Inge introduced herself with a thick Swedish accent. She hadn’t been in America very long, found herself abused and estranged from her husband, and had nowhere to go. I think at some point we actually met her husband, but there wasn’t going to be any reconciliation. She was also Lutheran, actually a pastor of some sort herself. We were a combination of naive, compassionate, and new at this, and we had a huge house full of rooms we weren’t using, so we took her in. Our family was small, just my wife and I and our infant son — and now a boarder.

She didn’t bring much with her. Inge had little money, just a few items of clothing and personal items in a small suitcase. Her habits were a little different than ours. She liked eating bread slathered with mayonnaise and tomato sauce. On many a pasta night we found ourselves with no sauce. She also like to make sweet rolls with lots and lots and lots of butter. I seem to remember that she showered and shaved only occasionally, taking more of a continental approach to hygiene.

Inge found a job at some kind of small manufacturing company in our town, one she could walk to. She did attend worship and bible class when she didn’t have to work. She used some of her income to buy things like a VHS player, which she wanted to take back to Sweden with her. Since she was “buying American” for the moment, we saw a glaring flaw in her plan. She wasn’t actually saving anymoney to go back home.

After a few months, we decided we would help her out. She didn’t have a bank account, so we cashed her paychecks for her, withholding some and saving up for a flight back to Sweden. Within a month, we had enough for the trip. I purchased a ticket, drove her to La Guardia, and dropped her off. I don’t think we ever heard from her again.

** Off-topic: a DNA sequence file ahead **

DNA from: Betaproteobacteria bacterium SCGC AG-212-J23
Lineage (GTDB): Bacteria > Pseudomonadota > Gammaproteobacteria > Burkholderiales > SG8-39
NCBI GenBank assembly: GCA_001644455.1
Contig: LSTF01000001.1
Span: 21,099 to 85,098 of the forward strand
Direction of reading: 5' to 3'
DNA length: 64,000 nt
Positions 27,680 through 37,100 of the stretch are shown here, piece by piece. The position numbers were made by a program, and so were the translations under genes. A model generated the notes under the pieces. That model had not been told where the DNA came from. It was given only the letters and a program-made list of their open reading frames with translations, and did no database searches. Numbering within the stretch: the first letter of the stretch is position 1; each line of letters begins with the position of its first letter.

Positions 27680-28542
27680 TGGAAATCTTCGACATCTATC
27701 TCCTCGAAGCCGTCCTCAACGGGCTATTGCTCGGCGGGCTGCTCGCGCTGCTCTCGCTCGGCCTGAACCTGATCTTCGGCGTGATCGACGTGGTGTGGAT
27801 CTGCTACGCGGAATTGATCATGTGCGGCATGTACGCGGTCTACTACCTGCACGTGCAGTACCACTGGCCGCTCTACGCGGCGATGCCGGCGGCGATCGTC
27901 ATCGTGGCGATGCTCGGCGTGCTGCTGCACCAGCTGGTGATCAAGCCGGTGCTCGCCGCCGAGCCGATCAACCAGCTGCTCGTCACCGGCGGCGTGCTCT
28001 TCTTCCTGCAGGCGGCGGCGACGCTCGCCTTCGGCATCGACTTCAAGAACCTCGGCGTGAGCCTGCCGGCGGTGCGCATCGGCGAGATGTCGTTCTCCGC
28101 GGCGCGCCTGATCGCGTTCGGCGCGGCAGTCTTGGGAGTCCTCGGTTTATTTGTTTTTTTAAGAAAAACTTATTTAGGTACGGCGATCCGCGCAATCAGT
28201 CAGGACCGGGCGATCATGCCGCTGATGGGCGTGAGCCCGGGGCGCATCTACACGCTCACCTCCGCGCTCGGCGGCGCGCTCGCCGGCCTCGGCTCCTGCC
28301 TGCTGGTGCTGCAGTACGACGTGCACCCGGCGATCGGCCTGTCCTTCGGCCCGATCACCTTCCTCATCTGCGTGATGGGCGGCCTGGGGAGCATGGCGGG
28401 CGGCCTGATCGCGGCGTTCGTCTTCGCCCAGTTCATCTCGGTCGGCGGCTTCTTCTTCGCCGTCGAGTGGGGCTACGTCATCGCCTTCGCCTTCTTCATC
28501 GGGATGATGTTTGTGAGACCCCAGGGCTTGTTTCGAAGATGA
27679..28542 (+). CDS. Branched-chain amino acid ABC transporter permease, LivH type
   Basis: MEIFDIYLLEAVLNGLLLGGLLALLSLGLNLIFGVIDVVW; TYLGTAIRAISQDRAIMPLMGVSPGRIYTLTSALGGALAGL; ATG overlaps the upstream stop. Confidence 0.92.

I have helped a lot of people in a lot of different ways over the years. This was the only time we actually took someone in. It’s been a memory-stretcher to recall this story. I wasn’t journaling my life then as I do now. I definitely remember it being a less fearful and more innocent time, before the Persian Gulf conflicts, 9/11, Internet, wifi, and smart phones.

I’m not sure we would do this again. Were we foolish or faithful? Hard to say. Following Christ seems to be a mixture of both sometimes.

 

The red sofa

IMG-7566OK, it’s really a love seat. But it is really red. And I see it every time I leave my house or come back home. Because it sits, faithfully, on my neighbor’s lawn.

If you ask me, it shouldn’t have a place in someone’s yard. It shouldn’t have a place in someone’s house, either. Three weeks ago my neighbor put it out on the curb, assuming that the garbage men would pick it up. Nope. They didn’t want it either. It has now been soaked by the rains, ignored on bulk pick up days, and endured the intense heat of the October Florida sun. Passing dogs have baptized it, bugs have taken up residence in it, and mold has begun to thrive in it.

It doesn’t seem to bother my neighbor at all. He cuts the lawn around it. He stacks weekly trash against it. It has joined his unsightly array of halloween, occult and just plain ugly lawn ornaments.

I suppose there are times in life when you need a red sofa. Like when you’re going to murder someone in your living room. Or you’re bleeding from some orifice. Maybe you’re addicted to ketchup. Think about it. Someone actually made this love seat. Someone actually bought it. And yes, now someone has set it out in the yard for all to enjoy.

Just wait — I’m going to come up with a story to go with it.